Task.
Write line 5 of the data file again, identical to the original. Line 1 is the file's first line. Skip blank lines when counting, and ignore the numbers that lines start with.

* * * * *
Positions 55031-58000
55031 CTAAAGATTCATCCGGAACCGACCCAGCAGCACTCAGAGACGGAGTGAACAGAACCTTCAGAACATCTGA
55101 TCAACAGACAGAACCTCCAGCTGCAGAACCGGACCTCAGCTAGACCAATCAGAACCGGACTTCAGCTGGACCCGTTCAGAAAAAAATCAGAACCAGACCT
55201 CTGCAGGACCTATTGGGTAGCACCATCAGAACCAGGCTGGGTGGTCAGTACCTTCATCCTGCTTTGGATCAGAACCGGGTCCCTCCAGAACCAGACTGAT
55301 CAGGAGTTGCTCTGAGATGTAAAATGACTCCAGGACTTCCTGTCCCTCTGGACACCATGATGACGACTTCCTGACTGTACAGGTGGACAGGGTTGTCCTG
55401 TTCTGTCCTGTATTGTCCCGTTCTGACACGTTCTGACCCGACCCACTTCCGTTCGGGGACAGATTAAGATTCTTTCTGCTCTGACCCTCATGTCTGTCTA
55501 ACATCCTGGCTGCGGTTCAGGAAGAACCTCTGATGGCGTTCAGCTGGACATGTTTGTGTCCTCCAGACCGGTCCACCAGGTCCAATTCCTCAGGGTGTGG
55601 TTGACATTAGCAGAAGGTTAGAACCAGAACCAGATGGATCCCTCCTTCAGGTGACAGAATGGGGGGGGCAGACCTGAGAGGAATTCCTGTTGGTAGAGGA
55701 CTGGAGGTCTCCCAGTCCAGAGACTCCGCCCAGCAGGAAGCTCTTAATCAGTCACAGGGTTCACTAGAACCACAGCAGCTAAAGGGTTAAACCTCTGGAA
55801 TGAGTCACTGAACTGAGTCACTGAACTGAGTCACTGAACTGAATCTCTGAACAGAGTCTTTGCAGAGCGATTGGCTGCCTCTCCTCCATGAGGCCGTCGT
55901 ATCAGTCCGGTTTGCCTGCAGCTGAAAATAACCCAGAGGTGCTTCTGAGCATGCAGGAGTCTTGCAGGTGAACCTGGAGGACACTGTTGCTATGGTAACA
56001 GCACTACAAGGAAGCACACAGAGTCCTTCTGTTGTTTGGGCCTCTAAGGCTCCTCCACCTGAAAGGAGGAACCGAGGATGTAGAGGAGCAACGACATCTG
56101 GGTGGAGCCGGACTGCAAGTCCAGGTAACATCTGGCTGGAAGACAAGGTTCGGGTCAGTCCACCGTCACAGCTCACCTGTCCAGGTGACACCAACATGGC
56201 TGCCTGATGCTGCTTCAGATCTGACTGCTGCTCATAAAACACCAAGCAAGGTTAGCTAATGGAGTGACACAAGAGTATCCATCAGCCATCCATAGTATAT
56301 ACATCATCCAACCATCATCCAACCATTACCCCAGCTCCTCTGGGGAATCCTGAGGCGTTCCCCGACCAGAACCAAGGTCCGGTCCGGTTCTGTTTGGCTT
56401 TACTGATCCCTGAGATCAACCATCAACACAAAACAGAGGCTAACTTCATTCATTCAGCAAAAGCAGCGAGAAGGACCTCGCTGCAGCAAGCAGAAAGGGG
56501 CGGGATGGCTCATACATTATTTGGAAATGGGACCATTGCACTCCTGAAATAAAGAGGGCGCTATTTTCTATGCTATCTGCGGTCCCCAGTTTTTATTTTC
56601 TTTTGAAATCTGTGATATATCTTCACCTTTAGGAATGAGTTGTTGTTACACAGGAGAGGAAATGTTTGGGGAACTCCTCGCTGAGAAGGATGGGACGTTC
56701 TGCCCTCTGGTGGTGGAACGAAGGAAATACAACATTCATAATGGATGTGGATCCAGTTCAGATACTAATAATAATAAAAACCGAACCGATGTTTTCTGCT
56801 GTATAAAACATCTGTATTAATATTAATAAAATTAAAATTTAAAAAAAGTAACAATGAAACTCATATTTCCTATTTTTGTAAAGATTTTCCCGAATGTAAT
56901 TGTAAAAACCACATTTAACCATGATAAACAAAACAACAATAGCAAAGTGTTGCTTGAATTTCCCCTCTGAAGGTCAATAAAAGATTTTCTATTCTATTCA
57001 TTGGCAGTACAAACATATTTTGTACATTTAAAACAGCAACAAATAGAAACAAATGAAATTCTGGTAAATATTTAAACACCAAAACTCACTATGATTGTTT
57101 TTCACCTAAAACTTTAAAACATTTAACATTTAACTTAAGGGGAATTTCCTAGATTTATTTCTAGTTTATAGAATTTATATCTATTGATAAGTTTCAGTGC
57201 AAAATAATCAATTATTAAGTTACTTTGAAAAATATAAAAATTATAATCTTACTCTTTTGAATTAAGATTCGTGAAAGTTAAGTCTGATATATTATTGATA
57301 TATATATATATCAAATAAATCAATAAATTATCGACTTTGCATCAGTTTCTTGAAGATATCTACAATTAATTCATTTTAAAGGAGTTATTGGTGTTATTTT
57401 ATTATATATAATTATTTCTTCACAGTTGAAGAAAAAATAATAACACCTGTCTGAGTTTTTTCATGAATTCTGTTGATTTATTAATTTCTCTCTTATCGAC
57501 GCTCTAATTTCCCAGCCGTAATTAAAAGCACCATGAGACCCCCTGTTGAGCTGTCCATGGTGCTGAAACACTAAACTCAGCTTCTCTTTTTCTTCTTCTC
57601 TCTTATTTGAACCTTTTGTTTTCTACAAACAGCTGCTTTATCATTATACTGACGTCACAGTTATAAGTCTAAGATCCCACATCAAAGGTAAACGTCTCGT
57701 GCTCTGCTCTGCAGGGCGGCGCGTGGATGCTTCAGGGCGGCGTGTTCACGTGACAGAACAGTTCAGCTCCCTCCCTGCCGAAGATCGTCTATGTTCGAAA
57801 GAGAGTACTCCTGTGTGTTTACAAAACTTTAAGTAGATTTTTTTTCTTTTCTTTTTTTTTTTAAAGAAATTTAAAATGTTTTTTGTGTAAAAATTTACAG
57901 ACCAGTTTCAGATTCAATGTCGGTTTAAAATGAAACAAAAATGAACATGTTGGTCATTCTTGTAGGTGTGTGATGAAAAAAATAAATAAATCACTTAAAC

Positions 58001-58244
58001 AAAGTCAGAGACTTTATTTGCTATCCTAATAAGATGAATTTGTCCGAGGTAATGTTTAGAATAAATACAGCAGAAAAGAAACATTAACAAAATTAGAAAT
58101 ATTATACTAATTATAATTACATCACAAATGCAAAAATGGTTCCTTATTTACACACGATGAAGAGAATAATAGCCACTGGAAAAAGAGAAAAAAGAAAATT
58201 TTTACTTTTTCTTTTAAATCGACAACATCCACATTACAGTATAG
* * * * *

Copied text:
55301 CAGGAGTTGCTCTGAGATGTAAAATGACTCCAGGACTTCCTGTCCCTCTGGACACCATGATGACGACTTCCTGACTGTACAGGTGGACAGGGTTGTCCTG